CLEVELAND — Alex Verdugo felt like his timing was out of sorts during different parts of the season.
He knew he could get to the fastball. He knew his bat-to-ball skills were elite. But something felt off. Something had to be corrected.
He always hit with an open stance, but figured by closing it slightly he would cut down all the excessive movement, getting him quicker to a spot where he could do damage.
There was only one issue. When he closed his stance slightly, it cut off his vision of the pitcher. Instead of seeing the pitcher with both eyes, he only saw the pitcher with his left eye. Seeing the ball? That was a problem, too. So he decided to gradually open his stance again. Getting back to the old, he thought, would lend itself to better results.
“I don’t cut off my eyes,” Verdugo said recently. “Before I was already closed and when I went to make my move I just had my [peripheral vision]. For me, it was just open up, stay relaxed, and it worked.”
It’s hard to notice the change. It’s slight. But Verdugo feels it and if you look close enough he, indeed, is more open, similar to his days as a Dodger.
Verdugo dominated at the plate in his team’s three-game sweep against the Guardians. He went 2 for 5 in the series opener Friday. He hit everything hard, prompting manager Alex Cora to call it Verdugo’s best offensive showing of the season.
“He was patient, he worked the count, he hit the ball the other way,” Cora said. “As far as the quality of the at-bats, tonight was his best night of the season.”
On Saturday, Verdugo continued his offensive display, belting a three-run homer off starter Shane Bieber in the sixth inning to help propel the team to a win.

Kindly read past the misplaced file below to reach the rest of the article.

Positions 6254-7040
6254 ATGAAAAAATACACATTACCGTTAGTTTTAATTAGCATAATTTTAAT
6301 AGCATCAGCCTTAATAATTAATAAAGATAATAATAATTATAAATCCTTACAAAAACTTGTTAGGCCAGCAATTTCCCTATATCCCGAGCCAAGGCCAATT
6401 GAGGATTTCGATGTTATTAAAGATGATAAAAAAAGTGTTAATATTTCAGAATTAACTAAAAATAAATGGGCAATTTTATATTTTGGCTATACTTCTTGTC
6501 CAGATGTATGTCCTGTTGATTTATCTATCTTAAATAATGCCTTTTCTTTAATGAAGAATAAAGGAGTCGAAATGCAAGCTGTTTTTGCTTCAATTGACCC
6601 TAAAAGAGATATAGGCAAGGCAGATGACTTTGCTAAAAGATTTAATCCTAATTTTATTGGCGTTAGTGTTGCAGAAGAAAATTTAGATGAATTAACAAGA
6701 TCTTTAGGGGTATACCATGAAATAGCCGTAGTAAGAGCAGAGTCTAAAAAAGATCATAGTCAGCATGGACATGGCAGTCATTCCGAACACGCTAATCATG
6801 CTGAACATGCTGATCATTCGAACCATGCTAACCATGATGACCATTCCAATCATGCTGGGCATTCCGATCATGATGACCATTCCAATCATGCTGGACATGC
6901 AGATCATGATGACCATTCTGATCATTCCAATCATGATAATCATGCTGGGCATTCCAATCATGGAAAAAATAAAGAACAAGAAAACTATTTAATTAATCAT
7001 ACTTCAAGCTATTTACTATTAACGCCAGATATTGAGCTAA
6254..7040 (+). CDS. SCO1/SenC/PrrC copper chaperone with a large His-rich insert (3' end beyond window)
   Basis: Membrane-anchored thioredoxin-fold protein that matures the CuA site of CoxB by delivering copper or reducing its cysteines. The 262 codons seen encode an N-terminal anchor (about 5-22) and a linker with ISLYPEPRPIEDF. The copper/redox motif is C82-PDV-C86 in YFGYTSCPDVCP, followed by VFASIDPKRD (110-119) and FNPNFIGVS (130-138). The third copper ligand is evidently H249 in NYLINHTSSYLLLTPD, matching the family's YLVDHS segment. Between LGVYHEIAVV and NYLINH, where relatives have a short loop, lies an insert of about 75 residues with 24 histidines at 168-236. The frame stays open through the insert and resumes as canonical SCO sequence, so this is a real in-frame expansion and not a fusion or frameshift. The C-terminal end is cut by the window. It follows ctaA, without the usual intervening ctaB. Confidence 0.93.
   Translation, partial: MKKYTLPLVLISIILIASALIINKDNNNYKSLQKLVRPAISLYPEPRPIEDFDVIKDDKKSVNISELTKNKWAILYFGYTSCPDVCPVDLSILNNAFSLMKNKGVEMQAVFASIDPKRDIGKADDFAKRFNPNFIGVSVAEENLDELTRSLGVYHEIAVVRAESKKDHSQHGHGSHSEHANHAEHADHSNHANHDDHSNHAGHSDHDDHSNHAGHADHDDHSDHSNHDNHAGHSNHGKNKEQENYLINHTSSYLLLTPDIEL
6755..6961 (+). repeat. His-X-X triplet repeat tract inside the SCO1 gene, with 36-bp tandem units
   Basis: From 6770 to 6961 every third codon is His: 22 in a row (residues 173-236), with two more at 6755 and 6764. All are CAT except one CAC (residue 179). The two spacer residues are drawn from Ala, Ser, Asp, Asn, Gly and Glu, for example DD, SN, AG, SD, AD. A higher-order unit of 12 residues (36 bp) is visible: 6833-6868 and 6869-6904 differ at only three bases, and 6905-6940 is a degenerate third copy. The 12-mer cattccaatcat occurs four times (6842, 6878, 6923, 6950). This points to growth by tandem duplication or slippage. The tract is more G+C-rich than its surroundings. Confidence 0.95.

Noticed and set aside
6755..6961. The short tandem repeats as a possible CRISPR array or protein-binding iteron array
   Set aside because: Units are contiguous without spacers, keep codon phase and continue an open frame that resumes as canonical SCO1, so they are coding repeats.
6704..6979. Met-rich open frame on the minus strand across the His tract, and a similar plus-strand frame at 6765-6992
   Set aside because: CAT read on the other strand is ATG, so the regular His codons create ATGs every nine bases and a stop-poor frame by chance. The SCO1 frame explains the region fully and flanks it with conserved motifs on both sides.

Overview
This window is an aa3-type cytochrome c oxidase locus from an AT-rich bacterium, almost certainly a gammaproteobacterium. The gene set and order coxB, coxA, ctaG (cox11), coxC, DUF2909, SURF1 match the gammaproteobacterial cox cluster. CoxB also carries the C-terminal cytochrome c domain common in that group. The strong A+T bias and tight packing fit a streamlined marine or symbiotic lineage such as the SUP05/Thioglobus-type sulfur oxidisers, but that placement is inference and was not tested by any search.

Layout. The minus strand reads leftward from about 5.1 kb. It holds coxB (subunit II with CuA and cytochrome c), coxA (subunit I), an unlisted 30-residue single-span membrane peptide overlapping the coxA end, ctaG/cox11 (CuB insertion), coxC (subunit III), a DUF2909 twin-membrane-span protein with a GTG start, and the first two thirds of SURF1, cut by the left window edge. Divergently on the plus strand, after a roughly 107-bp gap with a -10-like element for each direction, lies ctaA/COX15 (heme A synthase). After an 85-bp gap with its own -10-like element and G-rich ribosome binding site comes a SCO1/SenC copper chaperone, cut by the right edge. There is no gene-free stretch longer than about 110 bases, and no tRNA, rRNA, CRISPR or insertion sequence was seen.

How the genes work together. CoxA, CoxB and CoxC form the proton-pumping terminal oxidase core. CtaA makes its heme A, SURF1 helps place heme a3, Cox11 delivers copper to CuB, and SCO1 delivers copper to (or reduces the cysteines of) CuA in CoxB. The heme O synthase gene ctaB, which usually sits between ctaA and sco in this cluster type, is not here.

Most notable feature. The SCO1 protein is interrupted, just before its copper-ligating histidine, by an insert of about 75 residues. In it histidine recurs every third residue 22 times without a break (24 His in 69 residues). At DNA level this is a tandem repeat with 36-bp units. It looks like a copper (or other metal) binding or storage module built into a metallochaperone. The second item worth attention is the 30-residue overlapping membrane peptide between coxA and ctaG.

Verdugo is riding a seven-game hit streak following his 2-for-3, three-walk effort in Sunday’s 8-3 victory, and is hitting .256/.305/.376.
Clearly, he’s seeing the baseball.
“Back in the day, it didn’t matter [that I was open], I would find a way,” Verdugo said. “And you know, I’m just going back to that. I just want to keep both my eyes on the ball.”
Cora reneged on his Friday comment after what he saw from Verdugo on Sunday.
“Today was his best day,” Cora said. “I mean, two singles and three walks, that’s hard to do.”
Unvaccinated and unavailable
Tanner Houck and Jarren Duran, who remain unvaccinated against COVID-19, will go on the restricted list for the upcoming series against the Blue Jays because of Canada’s vaccine mandate. Houck will throw live batting practice against Duran Wednesday at Fenway. Duran and Houck are the only two that won’t make the trip … Infielder Yolmer Sanchez, who is not on the 40-man, will take Duran’s spot. Because it’s COVID-related, the Sox aren’t required to pick a player from their 40-man roster … Righthander Aaron Civale, Cleveland’s starter Sunday, played at Northeastern from 2014-16. The East Windsor, Conn., native was a third-round draft choice in 2016 by Cleveland … Chris Sale (right rib cage fracture) is slated to start Thursday for Double A Portland against the New Hampshire Fisher Cats. Sale is scheduled to pitch three innings … Connor Seabold will take the ball Monday against Kevin Gausman for the Sox’ first game of a three-game set with the Blue Jays. Michael Wacha vs. Ross Stripling is set for Tuesday, and Nick Pivetta vs. Alek Manoah will be Wednesday’s matchup … The Sox have won 9 of 11 against the Guardians and seven of their last eight at Progressive Field … J.D. Martinez has reached base safely in all 30 road games he has played this season. The last Red Sox player to do that was Carl Yastrzemski, who reached safely in his first 31 road games in 1975. Ted Williams had a 38-game streak in 1946 … The Sox left 16 runners on base, their most in a nine-inning game since stranding 16 in a 5-2 loss against the Yankees on Aug. 30, 2011 at Fenway Park … The Sox are 35-17 outside the American League East.
(Peter Abraham of the Globe staff contributed to this report.)